Religious Discrimination May Kill Ark Park Tax Incentives

Ken Ham’s proposed Noah’s Ark theme park may be at risk of losing the tax breaks they got from the state of Kentucky again. Remember when they posted an ad for workers at the park requiring that they agree to Answers in Genesis’ Christian loyalty oath? That’s kind of illegal and the state of Kentucky noticed that after Americans United notified them of that ad.

In an Aug. 27 letter, Tourism Arts and Heritage Cabinet Secretary Bob Stewart pointed out a problematic job posting, which advertised for a computer-assisted design technician to work on the ark. The application was posted on the website of Answers in Genesis, the parent company of Ark Encounter, which also operates the Creation Museum in Petersburg.

The Herald-Leader obtained the letters through the state Open Records Act.

The state was notified of the posting by Americans United for the Separation of Church and State.

Stewart wrote that such a job posting would be against state and federal hiring laws.

“Therefore we are not prepared to move forward with consideration of the application for final approval without the assurance of Ark Encounter LLC that it will not discriminate in any way on the basis of religion in hiring for the project and will revise its postings accordingly,” Stewart wrote.

In an Aug. 28 response, Ark Encounter attorney James Parsons said the posting was for Answers in Genesis, not Ark Encounter, and that the park officials would honor the requirements for state tax incentives.

Neither Parsons nor Answers in Genesis CEO Mike Zovath was available for comment Tuesday.

Stewart wrote back on Sept. 4, reiterating that the posting was explicitly for the Ark Encounter project.

“The commonwealth does not provide incentives to any company that discriminates on the basis of religion, and we will not make any exception for Ark Encounter LLC,” Stewart wrote.

What a surprise, AIG is lying. The job listing was specifically for “CAD Technician Designer, Ark Encounter.” Sounds like the state isn’t going to let them get away with it, which is good.

"Let me know when you feel like actually talking to me rather than shouting at ..."

Crokin: Trump Was Sending a Message ..."
"Your strawperson is so poorly made, it looks like a pile of straw.We noted repeatedly ..."

Catholic School to Punish Students for ..."
"Mhm, she endorsed Trumpy and appeared at his rally. She didnt get much for it."

Palin’s Pointless Appeal
"Here's the thing: You're saying the same thing hundreds of other men -- and it's ..."

How to Think Critically About the ..."

Browse Our Archives

Follow Us!

What Are Your Thoughts?leave a comment
  • D. C. Sessions

    Sounds like the state isn’t going to let them get away with it, which is good.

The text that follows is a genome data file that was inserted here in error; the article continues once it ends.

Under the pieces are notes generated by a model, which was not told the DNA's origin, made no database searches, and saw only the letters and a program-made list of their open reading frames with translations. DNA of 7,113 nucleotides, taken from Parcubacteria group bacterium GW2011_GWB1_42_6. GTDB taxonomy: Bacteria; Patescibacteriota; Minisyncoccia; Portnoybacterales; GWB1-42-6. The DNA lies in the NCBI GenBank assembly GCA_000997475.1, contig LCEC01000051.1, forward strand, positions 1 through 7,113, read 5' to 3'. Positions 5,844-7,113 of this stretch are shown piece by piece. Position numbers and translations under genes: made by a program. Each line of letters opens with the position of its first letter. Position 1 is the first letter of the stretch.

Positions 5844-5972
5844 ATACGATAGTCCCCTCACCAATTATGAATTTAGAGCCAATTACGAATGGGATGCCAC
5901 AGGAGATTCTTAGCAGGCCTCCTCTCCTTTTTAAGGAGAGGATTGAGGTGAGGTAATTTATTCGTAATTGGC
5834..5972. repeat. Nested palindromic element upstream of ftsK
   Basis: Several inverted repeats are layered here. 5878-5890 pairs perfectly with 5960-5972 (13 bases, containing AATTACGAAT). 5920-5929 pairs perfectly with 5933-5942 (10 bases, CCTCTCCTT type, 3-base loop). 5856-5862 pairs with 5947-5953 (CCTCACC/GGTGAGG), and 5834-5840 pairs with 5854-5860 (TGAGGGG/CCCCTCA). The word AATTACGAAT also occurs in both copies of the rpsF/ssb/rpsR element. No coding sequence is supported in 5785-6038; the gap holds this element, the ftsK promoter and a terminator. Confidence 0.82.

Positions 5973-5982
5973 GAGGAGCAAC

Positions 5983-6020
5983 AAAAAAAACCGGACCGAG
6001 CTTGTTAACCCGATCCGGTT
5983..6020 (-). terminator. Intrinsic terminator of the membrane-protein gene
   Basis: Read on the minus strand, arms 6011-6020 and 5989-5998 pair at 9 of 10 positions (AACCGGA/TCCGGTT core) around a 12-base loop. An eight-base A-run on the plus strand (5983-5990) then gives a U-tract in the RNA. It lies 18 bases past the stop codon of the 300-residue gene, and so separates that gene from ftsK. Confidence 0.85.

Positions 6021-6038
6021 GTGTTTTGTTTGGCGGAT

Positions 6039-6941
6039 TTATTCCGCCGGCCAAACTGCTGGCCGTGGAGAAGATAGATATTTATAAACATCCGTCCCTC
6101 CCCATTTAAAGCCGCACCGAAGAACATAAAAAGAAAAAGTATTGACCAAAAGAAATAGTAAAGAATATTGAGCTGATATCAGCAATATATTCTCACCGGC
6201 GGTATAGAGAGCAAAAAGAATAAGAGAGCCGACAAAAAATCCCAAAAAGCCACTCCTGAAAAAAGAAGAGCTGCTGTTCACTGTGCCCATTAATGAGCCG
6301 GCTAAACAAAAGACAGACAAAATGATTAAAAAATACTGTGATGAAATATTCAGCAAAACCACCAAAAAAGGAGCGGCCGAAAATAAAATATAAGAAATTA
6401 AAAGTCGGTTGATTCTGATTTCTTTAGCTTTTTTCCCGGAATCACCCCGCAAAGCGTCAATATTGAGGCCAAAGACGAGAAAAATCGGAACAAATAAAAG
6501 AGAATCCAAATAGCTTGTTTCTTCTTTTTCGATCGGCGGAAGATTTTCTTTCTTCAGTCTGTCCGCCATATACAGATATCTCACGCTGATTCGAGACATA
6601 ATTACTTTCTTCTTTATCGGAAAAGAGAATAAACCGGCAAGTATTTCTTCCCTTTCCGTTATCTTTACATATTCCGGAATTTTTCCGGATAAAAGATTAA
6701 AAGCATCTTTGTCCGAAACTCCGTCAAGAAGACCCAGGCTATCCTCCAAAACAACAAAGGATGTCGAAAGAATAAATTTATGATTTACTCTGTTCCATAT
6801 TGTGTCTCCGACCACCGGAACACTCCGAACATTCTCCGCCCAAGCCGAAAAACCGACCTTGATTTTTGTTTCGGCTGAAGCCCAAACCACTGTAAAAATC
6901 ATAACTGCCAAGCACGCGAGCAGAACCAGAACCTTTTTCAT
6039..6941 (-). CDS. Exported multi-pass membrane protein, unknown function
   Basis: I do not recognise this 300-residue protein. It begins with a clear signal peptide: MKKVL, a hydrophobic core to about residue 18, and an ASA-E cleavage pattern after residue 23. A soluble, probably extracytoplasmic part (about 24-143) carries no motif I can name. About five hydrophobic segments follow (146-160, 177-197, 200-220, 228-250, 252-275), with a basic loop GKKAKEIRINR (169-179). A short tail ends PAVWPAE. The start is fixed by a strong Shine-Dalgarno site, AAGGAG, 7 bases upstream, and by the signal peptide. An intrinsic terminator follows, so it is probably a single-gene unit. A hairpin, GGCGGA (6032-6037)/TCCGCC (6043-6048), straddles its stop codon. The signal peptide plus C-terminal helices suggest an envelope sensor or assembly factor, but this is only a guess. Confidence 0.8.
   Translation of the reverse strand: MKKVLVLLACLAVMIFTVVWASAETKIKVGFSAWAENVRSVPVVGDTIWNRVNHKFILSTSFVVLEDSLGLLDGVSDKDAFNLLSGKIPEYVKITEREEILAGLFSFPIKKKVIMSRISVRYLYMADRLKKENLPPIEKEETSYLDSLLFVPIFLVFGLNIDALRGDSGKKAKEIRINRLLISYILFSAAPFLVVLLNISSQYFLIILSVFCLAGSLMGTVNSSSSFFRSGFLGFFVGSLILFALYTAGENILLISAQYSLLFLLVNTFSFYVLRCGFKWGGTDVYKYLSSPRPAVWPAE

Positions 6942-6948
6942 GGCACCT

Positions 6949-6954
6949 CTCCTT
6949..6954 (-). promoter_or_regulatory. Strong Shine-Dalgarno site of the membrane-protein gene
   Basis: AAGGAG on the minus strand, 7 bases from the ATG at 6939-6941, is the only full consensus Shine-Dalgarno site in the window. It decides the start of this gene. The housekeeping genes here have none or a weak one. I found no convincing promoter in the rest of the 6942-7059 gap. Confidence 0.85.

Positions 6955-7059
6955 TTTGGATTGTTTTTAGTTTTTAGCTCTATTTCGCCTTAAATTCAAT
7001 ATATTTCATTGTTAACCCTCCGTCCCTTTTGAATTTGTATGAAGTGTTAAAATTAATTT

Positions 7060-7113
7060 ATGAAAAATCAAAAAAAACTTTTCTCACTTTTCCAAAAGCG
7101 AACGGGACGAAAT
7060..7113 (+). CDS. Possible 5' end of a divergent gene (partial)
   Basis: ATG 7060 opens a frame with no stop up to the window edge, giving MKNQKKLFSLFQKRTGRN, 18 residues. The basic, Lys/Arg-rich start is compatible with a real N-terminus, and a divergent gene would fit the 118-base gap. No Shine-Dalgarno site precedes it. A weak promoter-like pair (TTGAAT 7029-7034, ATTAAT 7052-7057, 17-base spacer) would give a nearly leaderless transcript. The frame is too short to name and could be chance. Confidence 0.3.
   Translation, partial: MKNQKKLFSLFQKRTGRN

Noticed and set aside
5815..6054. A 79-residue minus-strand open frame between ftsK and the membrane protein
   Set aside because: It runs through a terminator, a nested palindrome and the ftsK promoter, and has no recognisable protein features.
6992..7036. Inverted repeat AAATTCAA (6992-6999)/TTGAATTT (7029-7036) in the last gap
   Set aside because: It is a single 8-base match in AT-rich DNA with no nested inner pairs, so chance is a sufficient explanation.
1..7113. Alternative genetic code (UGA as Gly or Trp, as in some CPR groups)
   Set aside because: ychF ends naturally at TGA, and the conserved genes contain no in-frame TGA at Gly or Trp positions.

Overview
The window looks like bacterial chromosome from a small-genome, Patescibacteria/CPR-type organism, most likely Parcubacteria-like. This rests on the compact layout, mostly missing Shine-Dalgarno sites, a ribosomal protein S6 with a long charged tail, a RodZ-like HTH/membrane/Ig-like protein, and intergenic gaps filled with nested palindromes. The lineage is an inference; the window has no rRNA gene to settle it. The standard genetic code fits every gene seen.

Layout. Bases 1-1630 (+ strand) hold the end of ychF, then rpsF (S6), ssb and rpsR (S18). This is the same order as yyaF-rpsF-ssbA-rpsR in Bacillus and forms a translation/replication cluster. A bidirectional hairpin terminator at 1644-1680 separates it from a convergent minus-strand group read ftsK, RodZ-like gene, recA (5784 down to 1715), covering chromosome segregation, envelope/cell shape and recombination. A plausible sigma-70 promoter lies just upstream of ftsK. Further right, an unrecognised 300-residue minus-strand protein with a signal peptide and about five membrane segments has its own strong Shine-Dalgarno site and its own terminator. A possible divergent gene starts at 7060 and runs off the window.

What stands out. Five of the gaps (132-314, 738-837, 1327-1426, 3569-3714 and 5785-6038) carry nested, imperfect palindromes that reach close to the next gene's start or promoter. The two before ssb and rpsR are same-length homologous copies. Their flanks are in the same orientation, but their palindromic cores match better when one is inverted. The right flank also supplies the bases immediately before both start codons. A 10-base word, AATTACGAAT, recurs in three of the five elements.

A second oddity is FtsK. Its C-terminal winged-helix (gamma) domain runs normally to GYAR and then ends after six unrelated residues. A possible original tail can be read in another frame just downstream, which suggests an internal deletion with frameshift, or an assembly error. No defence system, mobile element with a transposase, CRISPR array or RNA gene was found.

Good, but also amazing.

  • Chiroptera

    That can’t be right. I’m pretty sure AiG counts as a “closely held corporation” and so has a religious right to ignore all the laws that everyone else has to obey.

  • dhall

    I find it troublesome that a state government agreed to provide any funding whatsoever for a religious project period, whether it would engage in discriminatory practices or not. If I lived in Kentucky, I would be very angry that my tax monies were going to such a thing. This is not appropriate under any circumstances.

  • Nentuaby

    D.C. Sessions:

    I’m not surprised. One of the few things that keeps our rickety society going is that when you try to blow smoke up a regulator’s ass that way, for once their emotional stake in the matter corresponds perfectly with their official duty.

  • moarscienceplz

    What a surprise, AIG is lying.

    Oh for goodness sake! You are just being SO unfair to Ken Ham. He can’t have a non fundie-Christian working cheek-by-jowl with his True Christian staff! They might be exposed to some of the inconsistencies in Hammy-boy’s belief system and start to question it. And since moral behavior can only come from an unquestioned Ham-flavored Christianity, Ham HAS to lie in order to protect moral behavior.


  • Alverant

    How soon before we hear cries of persecution from Ham because he has to follow the same laws as everyone else.

  • Gregory in Seattle

    @Chiroptera #2 – Except this isn’t about whether or not they have to obey the law: this has to do with whether or not they get their tax bennies.

    Several sections of the Kentucky Constitution seem to lay out a case against government sponsorship of religious discrimination, and I suspect that there is some rather harsh common law precedent on the matter. I also suspect that the state doesn’t care about excluding Muslim, Jewish or atheist workers so much as the fear that their particular brand of snake oil will not make the cut.

  • John Pieret

    I’m pretty sure AiG counts as a “closely held corporation” and so has a religious right to ignore all the laws that everyone else has to obey.

    Yeah, but the actual owner of the “Ark Encounter” theme park is a nominally public corporation (which is why they could get tax incentives from the state in the first place). AiG is pulling one giant scam here, with the park publicly owned to get state tax benefits but staffed by AiG employees so they can impose religious strictures on the staff of the park. The flaw in AiG’s plan is that the state doesn’t have to give them a tax break.

    Boy, it’s good to know the 10 Commandments is the moral foundation of the US!

  • Michael Heath

    Chiroptera writes: